• Drive social engagement: Just as gamification relies on people’s desire for accomplishment, providing examples of what other people are doing with the product can inspire your users and go some way to fulfilling their desire for community.

4. In-app chat

Connecting your product’s users with in-app chat can provide a compelling reason for people to come back every day. People want to belong to a shared group identity and enabling your users to communicate with each other is the first step to creating a user community. Here are some ideas for how you can use in-app chat to drive daily active users in your product.

  • Connect two sides of a marketplace: Membership service Patreon allows people to support creators and, in return, gain access to exclusive content. In addition, Patreon uses both in-app messaging and message boards to connect supporters with creators and supporters, providing a compelling reason to return regularly.
  • Add a social element: Just as Patreon connects creators and their supporters, it also enables supporters to connect with one another. That enables fan communities to develop and gives the app greater stickiness.
  • Reduce support friction: Support is often a cost center but there’s a balance to be found between encouraging self-service and providing support when it’s really needed. Providing support via in-app chat enables you to control when and where to deliver it, as well as reducing the cost of servicing requests versus live phone support.

Analytics tools for measuring your active users

Using the techniques we looked at earlier (such as cookies, browser fingerprinting, unique device IDs), you can record each person’s usage of your app directly within your own database. However, as you capture more data and then look to analyze it, you’ll quickly find that a dedicated solution gives you greater control and deeper insights.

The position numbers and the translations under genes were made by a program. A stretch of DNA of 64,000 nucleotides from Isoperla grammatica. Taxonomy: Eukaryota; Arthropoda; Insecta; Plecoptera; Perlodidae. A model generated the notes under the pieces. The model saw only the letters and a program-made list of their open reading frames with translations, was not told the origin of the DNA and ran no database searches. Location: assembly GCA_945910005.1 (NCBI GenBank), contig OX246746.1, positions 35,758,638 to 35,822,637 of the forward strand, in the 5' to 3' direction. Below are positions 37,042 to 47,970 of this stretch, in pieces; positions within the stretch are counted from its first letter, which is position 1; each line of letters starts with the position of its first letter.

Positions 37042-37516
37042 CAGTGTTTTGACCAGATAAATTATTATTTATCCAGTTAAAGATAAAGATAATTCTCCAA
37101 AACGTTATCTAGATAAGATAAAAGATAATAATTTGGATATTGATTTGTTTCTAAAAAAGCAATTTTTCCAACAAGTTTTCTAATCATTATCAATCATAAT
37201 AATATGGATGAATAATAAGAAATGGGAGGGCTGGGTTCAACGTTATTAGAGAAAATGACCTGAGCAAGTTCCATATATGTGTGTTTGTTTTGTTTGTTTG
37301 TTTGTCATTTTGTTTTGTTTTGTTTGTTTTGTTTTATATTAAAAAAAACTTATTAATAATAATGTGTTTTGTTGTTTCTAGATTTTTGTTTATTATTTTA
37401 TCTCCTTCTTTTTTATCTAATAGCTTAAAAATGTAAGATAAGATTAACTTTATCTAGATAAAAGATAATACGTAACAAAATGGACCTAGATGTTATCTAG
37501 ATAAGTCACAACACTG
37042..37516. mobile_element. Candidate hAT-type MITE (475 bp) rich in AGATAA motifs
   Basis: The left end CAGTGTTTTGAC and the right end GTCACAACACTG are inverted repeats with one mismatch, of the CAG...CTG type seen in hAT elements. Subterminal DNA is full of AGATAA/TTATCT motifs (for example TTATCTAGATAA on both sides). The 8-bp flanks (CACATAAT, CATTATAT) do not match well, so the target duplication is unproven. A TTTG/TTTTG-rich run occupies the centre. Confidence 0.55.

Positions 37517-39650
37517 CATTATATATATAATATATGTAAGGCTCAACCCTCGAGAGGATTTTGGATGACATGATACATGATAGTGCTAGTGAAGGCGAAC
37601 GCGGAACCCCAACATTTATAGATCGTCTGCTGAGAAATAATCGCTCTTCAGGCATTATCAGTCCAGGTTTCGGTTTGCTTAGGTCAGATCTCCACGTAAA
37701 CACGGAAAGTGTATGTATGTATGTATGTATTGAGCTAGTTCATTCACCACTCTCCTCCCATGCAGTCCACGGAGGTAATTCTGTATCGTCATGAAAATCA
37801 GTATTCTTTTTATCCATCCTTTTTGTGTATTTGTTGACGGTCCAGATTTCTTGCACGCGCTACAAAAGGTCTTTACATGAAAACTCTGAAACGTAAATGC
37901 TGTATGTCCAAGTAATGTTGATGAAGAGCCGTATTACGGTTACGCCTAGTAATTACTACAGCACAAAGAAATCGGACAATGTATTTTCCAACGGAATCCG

Dedicated analytics tools each offer a slightly different take, meaning you might want to combine two or more. Here are three tools that can help you to get underneath the surface and understand what your daily active users and monthly active users numbers mean.

  • Google Analytics: As it’s free to use, Google Analytics is the baseline choice for many people when it comes to measuring users journeys and return on investment. Although it’s not designed specifically for product metrics, it can offer a low cost way to get basic insights.
  • Baremetrics: Designed specifically to help you understand metrics such as churn, revenue per user, and active users, Baremetrics enables you to see your product’s current situation and make forecasts as to what the future holds.
  • Posthog: Similarly, Posthog enables you to measure just about any aspect of your product, while offering sophisticated querying and integrations with other tools.

Tools to support active user growth

Working to grow your active users can seem like a full time job in its own right. And while there are many ways that you can increase users on your app, the good news is that there are also tools and platforms to do a lot of the heavy lifting.

Here’s a selection of some of the tools you can use to help get more users on your app.

  • Split: The Lean Startup Build-Measure-Learn method works best when you use A/B testing to prove whether or not your experiments have a positive impact. Split helps you develop and deploy the features you want to A/B test and then measure the results.
  • Hubspot: CRM and marketing automation suite Hubspot can help you to gather user feedback and to fold that interaction into a broader campaign of communication with those individuals. Hubspot can also help you to segment respondents based on their responses, enabling you to follow-up appropriately.
  • Ably: Many of the techniques to grow your app’s active users rely on timely communication and data transfer. Ably’s realtime platform helps you build functionality such as push notifications, messaging, chat, and multiplayer collaboration into your apps without the need to build the complex infrastructure you would otherwise need.

Ably makes it easy to get started thanks to integrations with almost every popular programming language and a free developer account.